The BFO strongly supports the role of whistle-blowers
The Board of the Banking and Finance Oath (BFO) www.thebfo.org strongly supports the role of whistle-blowers, as an important way to draw early attention to unethical behaviour.
In the light of recent events, questions are once again being asked about the basis on which financial advice is to be provided to Australians. Many people are looking to the legislative and regulatory regime as the principal means by which to ensure that the quality and character of financial advice (and of those who provide it) are of the highest order.
The Signatories of the Banking and Finance Oath (BFO) are committed to the development and maintenance of an effective regulatory environment. However, we believe that something more is needed. Beyond compliance and risk management, there needs to be a strong ethical foundation of inter-personal accountability on which practices are built that meet the highest standards.
Membership of the BFO is open to any person working within the banking and finance industry. Its signatories are drawn from all parts – ranging from the most prominent to the least known of its members.
An essential requirement for creating and maintaining a strong ethical foundation is that people be supported when they draw attention to potential unethical conduct. The BFO has established robust mechanisms for ensuring the accountability of its Signatories. However, its primary focus is not on punishing error but on reinforcing and supporting those who wish to do the right thing. As such, one of the tenets of the Oath is the promise to, “Speak out against wrongdoing and support others who do the same”.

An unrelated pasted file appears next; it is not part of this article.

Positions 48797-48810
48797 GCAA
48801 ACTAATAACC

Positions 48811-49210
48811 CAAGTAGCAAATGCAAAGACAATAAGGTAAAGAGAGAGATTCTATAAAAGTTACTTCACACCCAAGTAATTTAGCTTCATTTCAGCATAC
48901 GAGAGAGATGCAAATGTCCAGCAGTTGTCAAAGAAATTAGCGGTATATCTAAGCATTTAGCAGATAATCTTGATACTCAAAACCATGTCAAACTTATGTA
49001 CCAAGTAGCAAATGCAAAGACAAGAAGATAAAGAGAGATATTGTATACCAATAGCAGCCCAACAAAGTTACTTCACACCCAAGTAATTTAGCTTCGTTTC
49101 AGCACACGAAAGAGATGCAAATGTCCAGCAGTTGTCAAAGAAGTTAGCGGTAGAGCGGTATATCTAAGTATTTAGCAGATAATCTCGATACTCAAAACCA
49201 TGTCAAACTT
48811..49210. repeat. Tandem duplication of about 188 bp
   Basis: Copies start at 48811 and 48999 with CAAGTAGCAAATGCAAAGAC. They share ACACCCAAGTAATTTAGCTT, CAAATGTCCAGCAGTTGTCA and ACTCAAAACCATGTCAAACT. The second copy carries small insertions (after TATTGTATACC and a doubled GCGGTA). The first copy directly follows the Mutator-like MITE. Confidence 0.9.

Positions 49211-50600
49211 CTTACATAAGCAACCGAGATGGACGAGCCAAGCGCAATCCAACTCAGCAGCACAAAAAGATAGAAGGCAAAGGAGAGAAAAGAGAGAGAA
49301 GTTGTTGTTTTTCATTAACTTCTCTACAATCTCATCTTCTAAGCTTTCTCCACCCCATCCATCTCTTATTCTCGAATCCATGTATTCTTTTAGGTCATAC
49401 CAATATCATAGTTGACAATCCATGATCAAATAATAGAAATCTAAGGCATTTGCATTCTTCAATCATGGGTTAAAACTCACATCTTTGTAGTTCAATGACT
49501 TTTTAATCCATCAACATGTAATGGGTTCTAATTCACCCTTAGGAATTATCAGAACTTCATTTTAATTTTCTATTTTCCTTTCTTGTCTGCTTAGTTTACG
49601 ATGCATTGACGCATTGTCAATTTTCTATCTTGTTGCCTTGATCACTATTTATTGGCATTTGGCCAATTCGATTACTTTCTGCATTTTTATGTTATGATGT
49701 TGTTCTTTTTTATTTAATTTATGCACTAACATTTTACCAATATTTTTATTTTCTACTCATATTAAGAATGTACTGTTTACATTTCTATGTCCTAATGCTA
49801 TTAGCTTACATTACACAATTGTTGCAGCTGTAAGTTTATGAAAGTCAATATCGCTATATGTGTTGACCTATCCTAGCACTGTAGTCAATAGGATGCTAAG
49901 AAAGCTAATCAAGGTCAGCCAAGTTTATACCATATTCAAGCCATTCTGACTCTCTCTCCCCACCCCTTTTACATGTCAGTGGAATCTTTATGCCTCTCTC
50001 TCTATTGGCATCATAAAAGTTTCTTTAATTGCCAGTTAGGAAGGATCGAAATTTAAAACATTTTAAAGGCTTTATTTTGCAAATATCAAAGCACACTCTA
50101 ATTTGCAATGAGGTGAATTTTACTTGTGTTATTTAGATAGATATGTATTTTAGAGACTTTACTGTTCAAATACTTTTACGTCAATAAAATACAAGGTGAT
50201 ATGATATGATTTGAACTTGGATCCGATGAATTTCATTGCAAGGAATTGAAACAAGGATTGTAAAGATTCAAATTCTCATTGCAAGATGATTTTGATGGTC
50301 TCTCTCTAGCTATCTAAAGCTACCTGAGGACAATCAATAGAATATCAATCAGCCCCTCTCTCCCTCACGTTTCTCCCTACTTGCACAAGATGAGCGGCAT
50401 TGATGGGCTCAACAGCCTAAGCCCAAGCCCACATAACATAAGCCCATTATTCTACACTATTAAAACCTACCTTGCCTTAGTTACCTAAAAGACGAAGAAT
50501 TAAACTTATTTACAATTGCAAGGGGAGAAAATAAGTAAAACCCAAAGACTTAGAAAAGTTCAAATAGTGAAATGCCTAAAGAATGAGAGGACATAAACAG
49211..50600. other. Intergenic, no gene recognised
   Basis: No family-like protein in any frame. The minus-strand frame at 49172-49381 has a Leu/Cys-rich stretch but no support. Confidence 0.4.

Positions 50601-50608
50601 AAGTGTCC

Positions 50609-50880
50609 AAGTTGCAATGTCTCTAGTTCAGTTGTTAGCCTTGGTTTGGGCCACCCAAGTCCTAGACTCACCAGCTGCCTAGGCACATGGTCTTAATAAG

Many so-called ‘whistleblowers’ are driven to make their concerns public only after having exhausted all efforts to find support within their organisations. Signatories to the BFO believe that they have an obligation to help remedy that situation.
The BFO recognises the importance of good regulation. It supports a principled approach to this task in which duties, such as to act in the best interests of the person seeking advice, are paramount. We think that good regulation will only be truly effective when a common ethical foundation, such as that provided by the Oath, is widely adopted by individuals (not companies) working across the entire sector.
Our ideal is of an industry where Signatories to the Oath can look beyond their corporation and find ‘kindred spirits’ with an ethical commitment held in common. Only then will the industry look beyond mere compliance (important as it is) and establish a foundation of trust, based on personal conviction, upon which the community can once again rely.
The BFO is asking participants in the banking and financial services sector to sign up to the Oath and contribute to building a strong ethical foundation in their industry.
Download PDF version